Yesterday there was a chicken wing festival at the fair grounds. I’m not much of wing girl myself so it was never on my radar. If it was good, I may have heard a thing or two about it. I probably would have seen photos on Facebook, maybe a few check-ins and no doubt some silly statuses since it was April Fool’s Day as well.
Naturally, people expected great wings, in a variety of flavors, killer live music and ice cold beer. As I understand it, the live music was fantastic….but everything else seemed to be a debacle. It started with a massive traffic jam that kept attendees in long car lines waiting to park. The other people, simply trying to enjoy a spring day, run errands, or get to their kid’s lacrosse game, got slammed by the backup caused by the event.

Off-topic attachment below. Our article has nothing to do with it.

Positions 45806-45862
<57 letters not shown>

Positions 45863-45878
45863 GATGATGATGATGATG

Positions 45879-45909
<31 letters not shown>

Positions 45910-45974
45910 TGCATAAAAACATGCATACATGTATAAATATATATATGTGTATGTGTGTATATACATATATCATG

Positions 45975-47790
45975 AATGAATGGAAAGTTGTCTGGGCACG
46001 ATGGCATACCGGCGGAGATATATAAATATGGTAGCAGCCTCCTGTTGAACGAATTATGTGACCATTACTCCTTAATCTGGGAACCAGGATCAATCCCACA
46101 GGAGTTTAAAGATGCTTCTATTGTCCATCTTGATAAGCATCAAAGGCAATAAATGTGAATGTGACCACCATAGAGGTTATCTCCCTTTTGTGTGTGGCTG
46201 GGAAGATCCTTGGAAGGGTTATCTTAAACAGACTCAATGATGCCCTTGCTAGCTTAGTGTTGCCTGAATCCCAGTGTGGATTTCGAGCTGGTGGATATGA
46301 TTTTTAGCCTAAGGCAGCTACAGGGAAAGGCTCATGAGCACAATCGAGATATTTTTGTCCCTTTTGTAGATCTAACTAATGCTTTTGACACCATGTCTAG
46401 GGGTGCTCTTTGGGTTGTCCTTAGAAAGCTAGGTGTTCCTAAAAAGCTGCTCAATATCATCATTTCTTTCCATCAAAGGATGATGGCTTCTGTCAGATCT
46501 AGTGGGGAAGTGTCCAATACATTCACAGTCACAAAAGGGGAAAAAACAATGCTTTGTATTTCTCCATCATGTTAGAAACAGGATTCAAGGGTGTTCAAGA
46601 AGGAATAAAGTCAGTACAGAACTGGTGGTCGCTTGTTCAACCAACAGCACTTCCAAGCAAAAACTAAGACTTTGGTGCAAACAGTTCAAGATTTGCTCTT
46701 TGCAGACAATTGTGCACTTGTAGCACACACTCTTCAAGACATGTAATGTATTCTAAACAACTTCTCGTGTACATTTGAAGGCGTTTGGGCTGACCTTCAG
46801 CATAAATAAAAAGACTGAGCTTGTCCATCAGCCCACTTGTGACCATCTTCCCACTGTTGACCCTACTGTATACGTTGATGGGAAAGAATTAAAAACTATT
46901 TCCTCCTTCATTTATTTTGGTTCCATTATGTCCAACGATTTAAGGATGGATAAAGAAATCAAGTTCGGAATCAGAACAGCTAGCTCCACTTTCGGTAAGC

Once parked, winger’s were met with outrageous lines for food and beverages. And from what I read on social media, they ran out long before most people got to the front of the line. Those who were served, said the chicken was under-cooked.
Ok, it happens. That’s why it’s vital, when you are creating an event, that you obsess over every detail in an effort to deliver an experience that will be remembered AND talked about (and posted, shared tweeted and blogged about.) positively. With the myriad of social media platforms to communicate in real time, it’s never been easier to update your audience. When there is a meltdown as was experienced at this wing ding, you have to tell your consumer. You can’t hide. People forgive an oops, IF they know what’s happening
People remember, and share, the bad experiences far longer than the good ones. We strongly believe in experiential marketing, it works. Just make sure YOUR team obsesses over every minute detail and settles for nothing short of perfection.
(Update 4/4/17: I read a Facebook post today from someone who complained to the organizers. They received a refund of the cost of their living social tickets. It’s a wonderful gesture on the part of the event. Sadly, that will not generate the same social media buzz. No doubt they will correct that in 2018)